3. Use Music Theory Books to Learn to Read Music Notation

Learning to read music notation is a fundamental skill for any pianist. Music theory books can be an excellent resource to help you advance your understanding of music and improve your ability to sight-read music notation. You can easily find these books online or at music stores. There are also websites with music theory exercises that can help you improve your skills at reading music. Remember, if you check music theory books out of the library, be sure not to write in them. Instead, complete the exercises in a separate notebook or make photocopies of the exercise pages.

4. Try a Piano App

If you’re learning to play the piano on your own, a piano app can be a helpful tool to guide you in your practice. There are various piano apps available for download on your smartphone or tablet that can teach you how to play the piano. Some of the popular apps include Yousician, Simply Piano, and Piano Academy.

Most piano apps are free to download, but some offer limited usage unless you buy a subscription. Therefore, it’s best to try out a few different apps to find the one that best suits your needs. Some apps are more structured and have a curriculum to follow, while others are more casual and allow you to learn at your own pace. Also, keep in mind that some apps are geared towards younger children, so you may want to choose an app that is appropriate for your age group.

5. Add Use of the Pedals

If you have an acoustic piano, using the pedals can enhance the sound and improve your overall playing experience. There are three pedals on the piano: the damper pedal, the sostenuto pedal, and the soft pedal. Each pedal has a unique effect on the sound produced by the piano.

To use the pedals, place the ball of your foot on the end of the pedal and keep your heel on the floor. The damper pedal is played with your right foot and produces a fuller resonance. The soft pedal is played with your left foot and creates a muted and less vibrant sound. The sostenuto pedal, located in the middle, is used to sustain selected notes, particularly lower bass notes, to create a drone as you play.

If you have an electronic keyboard, you can purchase pedals as accessories and connect them to your keyboard. However, most electronic keyboards have knobs or buttons that you can adjust to achieve the same effect.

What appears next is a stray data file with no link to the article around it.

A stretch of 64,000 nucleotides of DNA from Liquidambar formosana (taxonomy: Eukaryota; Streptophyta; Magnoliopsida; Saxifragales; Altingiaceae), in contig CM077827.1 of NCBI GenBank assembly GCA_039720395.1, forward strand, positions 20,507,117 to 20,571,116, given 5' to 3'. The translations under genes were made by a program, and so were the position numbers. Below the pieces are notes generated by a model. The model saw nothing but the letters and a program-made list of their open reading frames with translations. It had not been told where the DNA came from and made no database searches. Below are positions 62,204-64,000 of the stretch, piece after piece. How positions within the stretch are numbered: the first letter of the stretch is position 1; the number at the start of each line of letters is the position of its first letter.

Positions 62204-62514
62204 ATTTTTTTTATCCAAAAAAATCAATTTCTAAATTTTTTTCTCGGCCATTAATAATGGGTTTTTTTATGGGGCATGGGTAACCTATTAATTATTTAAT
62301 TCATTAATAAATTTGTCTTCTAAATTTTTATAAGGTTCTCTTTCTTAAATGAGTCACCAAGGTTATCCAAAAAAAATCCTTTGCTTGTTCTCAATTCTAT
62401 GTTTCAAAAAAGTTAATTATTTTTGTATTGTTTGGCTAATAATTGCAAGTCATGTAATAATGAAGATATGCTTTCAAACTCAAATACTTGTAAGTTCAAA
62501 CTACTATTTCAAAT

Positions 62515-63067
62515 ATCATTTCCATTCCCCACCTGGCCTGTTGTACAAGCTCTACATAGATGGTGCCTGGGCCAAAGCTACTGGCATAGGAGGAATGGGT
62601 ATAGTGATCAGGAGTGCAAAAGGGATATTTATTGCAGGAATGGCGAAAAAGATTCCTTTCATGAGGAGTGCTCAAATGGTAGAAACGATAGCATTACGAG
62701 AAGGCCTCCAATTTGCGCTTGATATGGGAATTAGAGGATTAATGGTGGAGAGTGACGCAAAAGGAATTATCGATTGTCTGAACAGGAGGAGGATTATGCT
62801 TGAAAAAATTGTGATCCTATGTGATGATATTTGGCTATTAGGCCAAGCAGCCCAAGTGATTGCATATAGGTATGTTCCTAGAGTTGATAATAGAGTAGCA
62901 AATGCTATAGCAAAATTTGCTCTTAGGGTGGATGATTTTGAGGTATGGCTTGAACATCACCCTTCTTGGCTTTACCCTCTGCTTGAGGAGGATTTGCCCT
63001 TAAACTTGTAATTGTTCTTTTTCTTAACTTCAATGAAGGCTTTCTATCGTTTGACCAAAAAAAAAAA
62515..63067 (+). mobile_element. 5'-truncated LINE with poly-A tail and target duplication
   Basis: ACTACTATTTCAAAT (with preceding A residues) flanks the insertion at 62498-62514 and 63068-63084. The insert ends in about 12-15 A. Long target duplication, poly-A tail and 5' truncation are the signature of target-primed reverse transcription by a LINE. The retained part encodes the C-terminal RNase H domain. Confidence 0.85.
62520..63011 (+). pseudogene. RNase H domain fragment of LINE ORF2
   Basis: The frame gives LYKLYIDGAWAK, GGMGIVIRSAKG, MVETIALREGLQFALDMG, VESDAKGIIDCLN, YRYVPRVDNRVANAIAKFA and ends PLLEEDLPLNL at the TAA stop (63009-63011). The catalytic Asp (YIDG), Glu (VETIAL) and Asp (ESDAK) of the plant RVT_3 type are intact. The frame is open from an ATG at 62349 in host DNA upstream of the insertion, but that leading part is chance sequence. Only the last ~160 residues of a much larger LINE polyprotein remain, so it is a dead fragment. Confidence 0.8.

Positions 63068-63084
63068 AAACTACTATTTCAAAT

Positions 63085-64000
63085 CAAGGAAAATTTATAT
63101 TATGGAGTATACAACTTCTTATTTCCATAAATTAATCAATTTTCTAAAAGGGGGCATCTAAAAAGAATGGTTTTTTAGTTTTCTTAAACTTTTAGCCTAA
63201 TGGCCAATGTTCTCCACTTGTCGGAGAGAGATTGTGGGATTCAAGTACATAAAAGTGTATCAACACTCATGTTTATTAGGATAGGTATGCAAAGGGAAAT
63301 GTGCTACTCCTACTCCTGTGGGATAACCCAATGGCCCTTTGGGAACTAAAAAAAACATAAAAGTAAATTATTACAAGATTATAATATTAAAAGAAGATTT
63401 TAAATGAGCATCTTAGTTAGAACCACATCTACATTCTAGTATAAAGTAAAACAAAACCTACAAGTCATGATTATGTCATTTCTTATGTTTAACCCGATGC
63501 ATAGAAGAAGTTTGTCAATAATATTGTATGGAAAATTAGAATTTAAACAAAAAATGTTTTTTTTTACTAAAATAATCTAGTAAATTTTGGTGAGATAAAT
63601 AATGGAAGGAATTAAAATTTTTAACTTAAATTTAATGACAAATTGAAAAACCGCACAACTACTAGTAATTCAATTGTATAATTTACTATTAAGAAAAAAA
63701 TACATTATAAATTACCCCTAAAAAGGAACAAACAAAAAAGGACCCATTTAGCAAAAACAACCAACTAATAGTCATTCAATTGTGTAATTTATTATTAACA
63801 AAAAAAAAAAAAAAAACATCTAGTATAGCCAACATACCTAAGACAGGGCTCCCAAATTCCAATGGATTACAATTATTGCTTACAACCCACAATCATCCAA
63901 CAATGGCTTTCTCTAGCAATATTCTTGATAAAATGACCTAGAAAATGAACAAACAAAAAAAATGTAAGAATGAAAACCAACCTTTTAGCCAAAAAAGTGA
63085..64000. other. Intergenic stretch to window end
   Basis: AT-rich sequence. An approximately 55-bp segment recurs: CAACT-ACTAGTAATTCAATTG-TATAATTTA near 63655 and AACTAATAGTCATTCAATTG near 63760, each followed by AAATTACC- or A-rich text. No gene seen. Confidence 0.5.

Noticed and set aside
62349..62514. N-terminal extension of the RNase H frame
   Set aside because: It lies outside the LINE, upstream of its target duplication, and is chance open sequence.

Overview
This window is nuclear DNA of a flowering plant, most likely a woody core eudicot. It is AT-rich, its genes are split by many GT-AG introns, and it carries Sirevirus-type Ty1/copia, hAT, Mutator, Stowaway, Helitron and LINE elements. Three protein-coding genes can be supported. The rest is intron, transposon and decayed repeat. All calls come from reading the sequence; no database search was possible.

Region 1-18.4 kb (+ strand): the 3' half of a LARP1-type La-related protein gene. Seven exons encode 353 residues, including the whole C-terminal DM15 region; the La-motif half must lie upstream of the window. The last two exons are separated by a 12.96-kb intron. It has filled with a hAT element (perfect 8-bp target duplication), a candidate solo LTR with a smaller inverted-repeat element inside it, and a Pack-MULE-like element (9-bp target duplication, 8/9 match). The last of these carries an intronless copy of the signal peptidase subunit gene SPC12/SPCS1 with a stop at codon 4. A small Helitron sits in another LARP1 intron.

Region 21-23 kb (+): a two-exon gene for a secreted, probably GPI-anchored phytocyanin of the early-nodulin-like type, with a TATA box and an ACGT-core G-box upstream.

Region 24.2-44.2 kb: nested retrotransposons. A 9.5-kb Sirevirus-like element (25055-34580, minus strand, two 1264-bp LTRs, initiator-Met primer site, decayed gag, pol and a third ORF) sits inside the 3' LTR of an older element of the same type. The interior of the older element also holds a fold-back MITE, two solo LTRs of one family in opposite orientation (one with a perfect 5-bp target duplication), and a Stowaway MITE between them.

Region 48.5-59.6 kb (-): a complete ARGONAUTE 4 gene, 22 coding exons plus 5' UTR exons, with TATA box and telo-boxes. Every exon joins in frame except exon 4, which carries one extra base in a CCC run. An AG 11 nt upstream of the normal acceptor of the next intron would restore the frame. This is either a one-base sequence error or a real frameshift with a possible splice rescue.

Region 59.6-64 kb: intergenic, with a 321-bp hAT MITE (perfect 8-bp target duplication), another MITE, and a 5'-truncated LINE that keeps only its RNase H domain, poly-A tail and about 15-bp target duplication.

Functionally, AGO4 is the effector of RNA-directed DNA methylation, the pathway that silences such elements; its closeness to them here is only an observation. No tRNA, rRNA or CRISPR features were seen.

6. Hire a Piano Teacher for More Focused Instruction

Working with a piano teacher can help you make faster progress in your piano playing skills. An experienced piano teacher can identify and correct little problems before they become ingrained. 

Additionally, piano teachers can provide motivation and encouragement to help you succeed. When looking for a piano teacher, it’s a good idea to interview several teachers before settling on one, especially for private lessons. You’ll be spending a lot of time with your teacher, so make sure you like them. 

Some teachers specialize in particular methods of instruction, while others focus on teaching particular types of students. For example, some teachers use different techniques with adult students than with children. Also, some teachers are focused on training students who want to become concert pianists, while others are willing to teach less serious students.


To sum it up, playing the piano is an incredible experience that’s definitely worth your time and effort. Each aspect of this journey brings its own set of challenges and rewards. From selecting the right piano, getting the hang of the basics, taking those initial steps to play, to enjoying the health benefits that come with learning to play, you’ll never regret making the decision to learn.

Whether you dream of becoming a pro pianist or just want to tickle the ivories for fun, the team at Sage Music is here to support you in achieving your goals and becoming the best pianist you can be. So why wait? Let’s start playing!